Sean Gallaher, featured author of Chlamydomonas Genome Resource for Laboratory Strains Reveals a Mosaic of Sequence Variation, Identifies True Strain Histories, and Enables Strain-Specific Studies alexisseaneng_095 copy – Version 3

Current Position: Researcher in the Department of Chemistry and Biochemistry at the University of California, Los Angeles.

Education: Ph.D. in Microbiology, Immunology and Molecular Genetics from the University of California, Los Angeles.

Non-scientific Interests: Bicycling, travel, baseball, preparing and consuming good food.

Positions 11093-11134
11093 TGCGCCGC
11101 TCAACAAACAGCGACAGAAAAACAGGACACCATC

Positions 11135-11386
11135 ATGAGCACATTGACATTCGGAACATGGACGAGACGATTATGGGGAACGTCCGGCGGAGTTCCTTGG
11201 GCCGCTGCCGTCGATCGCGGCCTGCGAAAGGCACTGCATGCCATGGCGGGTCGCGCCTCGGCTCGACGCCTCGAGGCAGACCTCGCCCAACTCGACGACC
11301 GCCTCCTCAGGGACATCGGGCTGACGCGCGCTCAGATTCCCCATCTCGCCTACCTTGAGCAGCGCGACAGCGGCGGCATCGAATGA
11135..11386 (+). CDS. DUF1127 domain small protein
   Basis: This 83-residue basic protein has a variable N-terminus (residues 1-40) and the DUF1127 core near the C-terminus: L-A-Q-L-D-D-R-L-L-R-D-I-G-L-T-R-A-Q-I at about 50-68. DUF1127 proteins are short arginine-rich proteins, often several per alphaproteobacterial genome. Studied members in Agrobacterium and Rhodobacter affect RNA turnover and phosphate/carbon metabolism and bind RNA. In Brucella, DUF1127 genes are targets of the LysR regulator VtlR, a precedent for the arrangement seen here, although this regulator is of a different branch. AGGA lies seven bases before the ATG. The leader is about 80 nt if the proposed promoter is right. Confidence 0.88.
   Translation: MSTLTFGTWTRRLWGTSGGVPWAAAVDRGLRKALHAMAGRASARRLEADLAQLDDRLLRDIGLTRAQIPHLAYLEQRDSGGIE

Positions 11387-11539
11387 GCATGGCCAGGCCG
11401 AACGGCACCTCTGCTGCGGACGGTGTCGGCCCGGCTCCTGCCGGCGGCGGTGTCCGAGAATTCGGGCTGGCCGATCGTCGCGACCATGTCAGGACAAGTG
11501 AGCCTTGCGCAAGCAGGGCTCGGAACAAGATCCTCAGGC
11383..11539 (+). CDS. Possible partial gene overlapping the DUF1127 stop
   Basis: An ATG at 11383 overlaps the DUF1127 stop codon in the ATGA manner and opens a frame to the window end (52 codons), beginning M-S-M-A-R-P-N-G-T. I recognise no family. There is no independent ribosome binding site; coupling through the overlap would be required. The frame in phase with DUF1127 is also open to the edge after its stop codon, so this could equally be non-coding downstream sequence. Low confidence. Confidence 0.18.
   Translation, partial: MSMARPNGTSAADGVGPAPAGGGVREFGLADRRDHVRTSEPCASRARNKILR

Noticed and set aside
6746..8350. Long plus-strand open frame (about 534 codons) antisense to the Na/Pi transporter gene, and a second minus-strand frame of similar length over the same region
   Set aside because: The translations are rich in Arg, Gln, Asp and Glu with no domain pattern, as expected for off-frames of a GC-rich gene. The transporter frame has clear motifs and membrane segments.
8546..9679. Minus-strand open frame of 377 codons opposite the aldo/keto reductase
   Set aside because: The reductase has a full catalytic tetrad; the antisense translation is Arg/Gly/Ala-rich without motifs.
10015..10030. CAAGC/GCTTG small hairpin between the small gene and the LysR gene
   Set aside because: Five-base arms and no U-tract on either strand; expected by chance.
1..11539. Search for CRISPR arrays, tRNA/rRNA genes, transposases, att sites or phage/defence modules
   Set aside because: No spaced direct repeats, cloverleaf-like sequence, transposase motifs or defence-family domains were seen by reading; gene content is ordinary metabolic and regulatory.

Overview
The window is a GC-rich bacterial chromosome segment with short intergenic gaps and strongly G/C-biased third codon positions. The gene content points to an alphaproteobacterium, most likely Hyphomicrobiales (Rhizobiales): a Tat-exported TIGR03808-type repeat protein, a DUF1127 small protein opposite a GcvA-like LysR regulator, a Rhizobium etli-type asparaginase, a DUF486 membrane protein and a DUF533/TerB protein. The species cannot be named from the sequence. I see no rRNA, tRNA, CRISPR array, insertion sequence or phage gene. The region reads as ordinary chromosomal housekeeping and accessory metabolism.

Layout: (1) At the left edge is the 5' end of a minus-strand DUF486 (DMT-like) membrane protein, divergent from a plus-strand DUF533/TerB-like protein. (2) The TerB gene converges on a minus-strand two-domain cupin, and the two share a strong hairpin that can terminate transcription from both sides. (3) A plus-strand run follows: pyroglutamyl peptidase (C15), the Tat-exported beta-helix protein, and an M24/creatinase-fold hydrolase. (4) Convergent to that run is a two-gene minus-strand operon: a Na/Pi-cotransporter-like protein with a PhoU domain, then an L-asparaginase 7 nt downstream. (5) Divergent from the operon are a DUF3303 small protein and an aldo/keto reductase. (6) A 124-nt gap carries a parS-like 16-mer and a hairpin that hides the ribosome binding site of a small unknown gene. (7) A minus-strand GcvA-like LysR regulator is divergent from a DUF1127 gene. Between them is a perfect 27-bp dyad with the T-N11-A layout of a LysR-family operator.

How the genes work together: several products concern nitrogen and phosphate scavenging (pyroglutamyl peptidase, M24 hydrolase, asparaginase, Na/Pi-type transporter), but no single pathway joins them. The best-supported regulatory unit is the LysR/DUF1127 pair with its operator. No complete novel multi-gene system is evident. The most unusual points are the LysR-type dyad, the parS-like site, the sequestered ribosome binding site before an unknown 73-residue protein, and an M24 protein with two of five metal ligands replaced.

I completed my Ph.D. dissertation studies in the laboratory of Arnold Berk. There, I developed a virus-based gene therapy vector system, and demonstrated that it could confer persistent in vivo transgene expression in the livers of mice. The work was engaging, but I was ready to take on a completely different challenge: preferably one involving a model organism that does not squeak. I was initially attracted to working with algae for its promise as a feedstock for biofuel. However, I was also curious to see if my talent with computers could be applied to matters of bioinformatics. Fortunately for me, the opportunity to explore both interests came when I took a joint post-doctoral appointment in the laboratories of Sabeeha Merchant and Matteo Pellegrini. I was impressed with their proven track record of coupling the latest research technologies with a solid grounding in algal biology. Since joining their groups, I have collaborated on genomic sequencing projects in bacteria, diatoms, and algae, and RNA-seq studies in organisms from fruit flies to trypanosomes. But the one that I enjoy working on the most is Chlamydomonas reinhardtii. From phototaxis to metal homeostasis to sexual reproduction, it is fascinating how clever a single-celled creature can be. In the present study, we searched for a genetic basis for the high degree of phenotypic diversity that we have observed among so-called “wild type” strains. We found that the genetic diversity of C. reinhardtii was far greater than anticipated. In fact, the most commonly used strains in the Chlamydomonas community are just a few generations removed from a cross of two cells that were as genetically divergent from each other as a human and a chimpanzee. I hope that the community will benefit from the resources that we have made available with this work.